Libor rate manipulator banned from financial services
A former Royal Bank of Scotland employee has been banned from working in financial services for "reckless" behaviour when making Libor submissions.
Watchdog, the Financial Conduct Authority (FCA), said Paul White's actions would have seen him hit with a £250,000 fine if he was not already facing "serious financial hardship".
It added that Mr White, who worked for RBS as a Japanese Yen and Swiss Franc Libor submitter, made "improper" Libor submissions between March 8, 2007 and November 24, 2010.
The watchdog revealed he had been contacted 68 times during that period by traders asking for submissions that would benefit their trading position. He also received weekly requests from a Swiss Franc derivatives trader who sat next to him.
The FCA said Mr White had taken these requests into account when submitting Libor rates.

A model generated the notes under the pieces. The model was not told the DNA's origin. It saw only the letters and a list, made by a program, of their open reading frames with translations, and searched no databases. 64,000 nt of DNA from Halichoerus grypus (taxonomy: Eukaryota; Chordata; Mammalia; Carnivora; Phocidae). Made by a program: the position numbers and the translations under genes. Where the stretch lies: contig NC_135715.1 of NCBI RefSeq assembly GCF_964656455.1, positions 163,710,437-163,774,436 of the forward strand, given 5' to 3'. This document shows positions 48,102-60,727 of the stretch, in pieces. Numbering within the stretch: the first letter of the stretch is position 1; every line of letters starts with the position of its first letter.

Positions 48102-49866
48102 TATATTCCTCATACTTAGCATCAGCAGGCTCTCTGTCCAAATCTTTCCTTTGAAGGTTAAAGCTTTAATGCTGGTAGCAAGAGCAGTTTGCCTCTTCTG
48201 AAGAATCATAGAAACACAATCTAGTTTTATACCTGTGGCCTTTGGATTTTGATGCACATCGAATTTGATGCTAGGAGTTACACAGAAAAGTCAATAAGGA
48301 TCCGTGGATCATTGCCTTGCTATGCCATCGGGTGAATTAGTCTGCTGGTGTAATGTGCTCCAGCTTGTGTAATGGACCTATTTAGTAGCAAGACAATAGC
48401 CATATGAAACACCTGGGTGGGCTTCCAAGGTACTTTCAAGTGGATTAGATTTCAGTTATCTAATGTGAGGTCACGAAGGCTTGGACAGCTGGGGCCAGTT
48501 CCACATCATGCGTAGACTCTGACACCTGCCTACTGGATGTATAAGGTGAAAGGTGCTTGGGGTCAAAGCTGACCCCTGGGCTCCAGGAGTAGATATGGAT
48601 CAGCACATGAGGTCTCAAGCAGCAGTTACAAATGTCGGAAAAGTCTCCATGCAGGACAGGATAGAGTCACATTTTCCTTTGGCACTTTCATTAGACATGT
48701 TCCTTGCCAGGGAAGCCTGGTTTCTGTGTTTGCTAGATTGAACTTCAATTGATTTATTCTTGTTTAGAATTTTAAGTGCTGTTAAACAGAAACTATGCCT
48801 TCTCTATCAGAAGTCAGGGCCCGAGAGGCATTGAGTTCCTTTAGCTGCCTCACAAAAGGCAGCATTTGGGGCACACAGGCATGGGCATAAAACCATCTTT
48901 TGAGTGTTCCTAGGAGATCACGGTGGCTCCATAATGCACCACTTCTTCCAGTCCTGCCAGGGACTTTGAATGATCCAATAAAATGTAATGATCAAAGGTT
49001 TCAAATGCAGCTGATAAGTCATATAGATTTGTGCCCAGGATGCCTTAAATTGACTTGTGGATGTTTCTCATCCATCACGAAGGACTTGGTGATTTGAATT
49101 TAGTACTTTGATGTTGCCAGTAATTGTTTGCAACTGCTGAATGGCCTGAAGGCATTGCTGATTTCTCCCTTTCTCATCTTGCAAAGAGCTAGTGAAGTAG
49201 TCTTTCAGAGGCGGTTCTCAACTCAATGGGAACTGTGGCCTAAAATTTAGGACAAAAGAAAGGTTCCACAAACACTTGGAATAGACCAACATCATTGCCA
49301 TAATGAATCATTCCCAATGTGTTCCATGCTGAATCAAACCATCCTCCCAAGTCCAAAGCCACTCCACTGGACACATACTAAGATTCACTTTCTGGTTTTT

It also found that he had considered requests from brokers on behalf of an external trader when making RBS's Libor submissions for Japanese Yen.
The FCA told how Mr White was asked by an external broker in June 2010 whether he "got a bit less emotion in the 3's fix (JPY) today?" He replied: "unchanged should be the call, u want higher?".
The broker said: "yah, if not a msve prob", with Mr White replying, "will c what we can do, maybe up a pip".
The FCA said it had handed the former RBS trader a warning notice on June 18, 2014, but action was halted due to an ongoing criminal investigation from the Serious Fraud Office into some of the bank's staff.
Mark Steward, the FCA's director of enforcement and market oversight, said Mr White's ban should reinforce the message that "serious failures will result in substantial penalties".
"As a Libor submitter, Mr White had an obligation to ensure the submissions he made were proper ones," it insisted, adding that he disregarded the "obvious risk" that his submission "might corrupt Libor's integrity."